in brain development and plasticity are not only relevant in suited for motor translation. Formal musical instruction, there-
music-specific domains but also enhance other cognitive skills. fore, trains a set of attentional and executive functions, which
have both domain-specific and general consequences.
Listening to music requires certain perceptual abilities, including DUE TO MUSICAL TRAINING
pitch discrimination, auditory memory, and selective attention Given the engagement of multiple cognitive functions in musi-
in order to perceive the temporal and harmonic structure of the cal activities, it seems natural that in highly trained musicians
music as well as its affective components, and engages a dis- brain networks underlying these functions would show increased
tributed network of brain structures (Peretz and Zatorre, 2005). plasticity. Several recent review papers have critically assessed
Music performance, unlike most other motor activities, in addi- the effects of musical training on brain plasticity based on
tion requires precise timing of several hierarchically organized neuroimaging literature accumulated to this date (Herholz and
actions and control over pitch interval production (Zatorre et al., Zatorre, 2012; Barrett et al., 2013; Moreno and Bidelman, 2013).
2007). Music, like all sounds, unfolds over time. Thus, the audi- Among others, it has been reported that apart from anatomical
tory cognitive system must depend on working memory mecha- differences in auditory and motor cortices, there are structural
nisms that allow a stimulus to be maintained on-line to be able differences (usually in the form of increased gray matter volume)
to relate one element in a sequence to another that occurs later. also in somatosensory areas, premotor cortex, inferior temporal
The process of music recognition requires access and selection of and frontal regions, as well as the cerebellum in the brains of
potential predictions in a perceptual memory system (Dalla Bella musicians compared to non-musicians (see Barrett et al., 2013).
et al., 2003; Peretz and Zatorre, 2005). Unlike speech, music is not Several longitudinal studies have found a correlation between
associated with a fixed semantic system, although it may convey duration of musical training and the degree of structural change
meaning through systems such as emotional appraisal (Koelsch, in white matter tracts (Bengtsson et al., 2005), including in the
2010; Trost et al., 2012) and associative memories. corpus callosum (Schlaug et al., 2005).
Furthermore, music is also known to have a powerful emo- While it may not be surprising that structural and functional
tional impact. Neuroimaging studies have shown that musically differences are found in those brain regions that are closely linked
induced emotions involve very similar brain regions that are also to skills learned during instrumental music training (such as
implicated in non-musical basic emotions, such as the reward independent fine motor movements in both hands and auditory
system, insula, and orbitofrontal cortex, amygdala and hippocam- discrimination), differences outside of these primary regions are
pus (Blood and Zatorre, 2001; Koelsch et al., 2006; Salimpoor particularly interesting (for instance, in the inferior frontal gyrus
et al., 2011; Trost et al., 2012). However, music can have a strong in Sluming et al., 2002). Such findings indicate that plasticity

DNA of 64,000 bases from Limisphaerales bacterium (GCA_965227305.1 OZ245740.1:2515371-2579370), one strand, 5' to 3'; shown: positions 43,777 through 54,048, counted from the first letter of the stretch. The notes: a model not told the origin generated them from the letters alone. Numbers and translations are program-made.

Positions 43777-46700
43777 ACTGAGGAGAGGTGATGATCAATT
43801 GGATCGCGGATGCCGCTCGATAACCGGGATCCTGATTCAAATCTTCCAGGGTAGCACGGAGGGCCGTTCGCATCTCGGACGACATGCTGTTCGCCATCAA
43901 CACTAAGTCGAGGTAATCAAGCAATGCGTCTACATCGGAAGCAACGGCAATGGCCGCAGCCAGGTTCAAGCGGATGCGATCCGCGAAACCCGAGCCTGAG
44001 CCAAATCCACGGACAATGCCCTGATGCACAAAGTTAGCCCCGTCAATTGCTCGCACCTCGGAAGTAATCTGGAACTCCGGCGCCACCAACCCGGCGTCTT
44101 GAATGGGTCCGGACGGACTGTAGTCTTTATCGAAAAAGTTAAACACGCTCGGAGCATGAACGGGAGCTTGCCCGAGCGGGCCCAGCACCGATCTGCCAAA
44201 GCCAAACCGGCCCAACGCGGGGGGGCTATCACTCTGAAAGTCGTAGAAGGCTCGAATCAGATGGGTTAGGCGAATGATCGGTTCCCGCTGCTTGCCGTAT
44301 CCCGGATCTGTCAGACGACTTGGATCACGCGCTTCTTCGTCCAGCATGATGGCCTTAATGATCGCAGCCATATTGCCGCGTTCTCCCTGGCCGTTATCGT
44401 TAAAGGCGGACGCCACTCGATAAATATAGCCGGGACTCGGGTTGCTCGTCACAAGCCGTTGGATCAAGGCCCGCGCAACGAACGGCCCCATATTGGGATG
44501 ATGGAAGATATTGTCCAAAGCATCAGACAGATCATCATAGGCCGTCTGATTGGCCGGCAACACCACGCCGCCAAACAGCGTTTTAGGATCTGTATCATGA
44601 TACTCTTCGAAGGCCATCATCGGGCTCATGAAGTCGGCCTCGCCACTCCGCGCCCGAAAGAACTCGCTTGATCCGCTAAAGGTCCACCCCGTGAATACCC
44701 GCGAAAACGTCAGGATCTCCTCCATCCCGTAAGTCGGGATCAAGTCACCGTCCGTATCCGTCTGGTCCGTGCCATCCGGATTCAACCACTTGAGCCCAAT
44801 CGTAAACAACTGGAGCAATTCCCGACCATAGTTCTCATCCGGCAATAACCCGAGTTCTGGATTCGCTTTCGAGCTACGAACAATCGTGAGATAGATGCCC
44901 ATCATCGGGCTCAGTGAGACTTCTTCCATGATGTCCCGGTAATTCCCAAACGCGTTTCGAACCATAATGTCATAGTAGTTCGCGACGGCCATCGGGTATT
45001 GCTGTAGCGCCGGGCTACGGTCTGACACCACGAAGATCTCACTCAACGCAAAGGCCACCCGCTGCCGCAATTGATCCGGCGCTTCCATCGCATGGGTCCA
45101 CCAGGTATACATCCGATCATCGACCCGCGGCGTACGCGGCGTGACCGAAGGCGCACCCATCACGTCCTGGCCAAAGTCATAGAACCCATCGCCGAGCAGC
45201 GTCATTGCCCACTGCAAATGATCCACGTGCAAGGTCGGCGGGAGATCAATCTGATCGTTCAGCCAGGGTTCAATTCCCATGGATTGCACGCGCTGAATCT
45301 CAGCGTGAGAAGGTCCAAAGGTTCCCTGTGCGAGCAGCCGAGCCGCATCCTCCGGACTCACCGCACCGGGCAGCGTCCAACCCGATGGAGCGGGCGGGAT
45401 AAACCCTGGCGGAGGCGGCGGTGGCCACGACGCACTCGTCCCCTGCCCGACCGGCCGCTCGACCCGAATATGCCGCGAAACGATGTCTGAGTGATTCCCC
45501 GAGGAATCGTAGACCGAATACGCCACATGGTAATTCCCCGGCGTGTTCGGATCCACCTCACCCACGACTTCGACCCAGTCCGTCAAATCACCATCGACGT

influence on the emotion of the listener as well as the performer: can occur in brain regions that either have control over primary
musical engagement can be experienced as highly emotional not musical functions or serve as multimodal integration regions for
only as in the case of stage fright (Studer et al., 2011) but also as musical skills, possibly mediating the transfer of musical train-
highly rewarding (de Manzano et al., 2010; Nakahara et al., 2011). ing onto other skills. For example, a recent study investigating
Furthermore, in a social context, making music in a group has resting-state activity measured with fMRI in musicians compared
been suggested to increase communication, coordination, coop- to non-musicians found that musicians have increased functional
eration and even empathy between in-group members (Koelsch, connectivity in motor and multi-sensory areas (Luo et al., 2012).
2010). Therefore, it could easily be conceived how musical train- This result shows that long-term musical training influences func-
ing could have a positive impact on the well-being and social tional brain connectivity even in research designs where no task is
development of children and adults. given, and points out that for musicians motor and multi-sensory
Instrumental training is a multisensory motor experience, typ- networks may be better trained to act jointly.
ically initiated at an early age. Playing an instrument requires In the next section, we review the effects of musical train-
a host of skills, including reading a complex symbolic system ing on cognitive functions and brain plasticity and discuss the
(musical notation) and translating it into sequential, bimanual role of the age at commencement. However, we note that the
motor activity dependent on multisensory feedback; developing evidence for musical training-induced brain plasticity is largely
fine motor skills coupled with metric precision; memorizing long correlational due to the number of additional variables that
musical passages; and improvising within given musical param- have not been controlled for in most of the (cross-sectional)
eters. Music performance, unlike most other motor activities, studies (Merrett et al., 2013), and that there are unanswered
requires precise timing of several hierarchically organized actions questions surrounding the attribution of causal influence to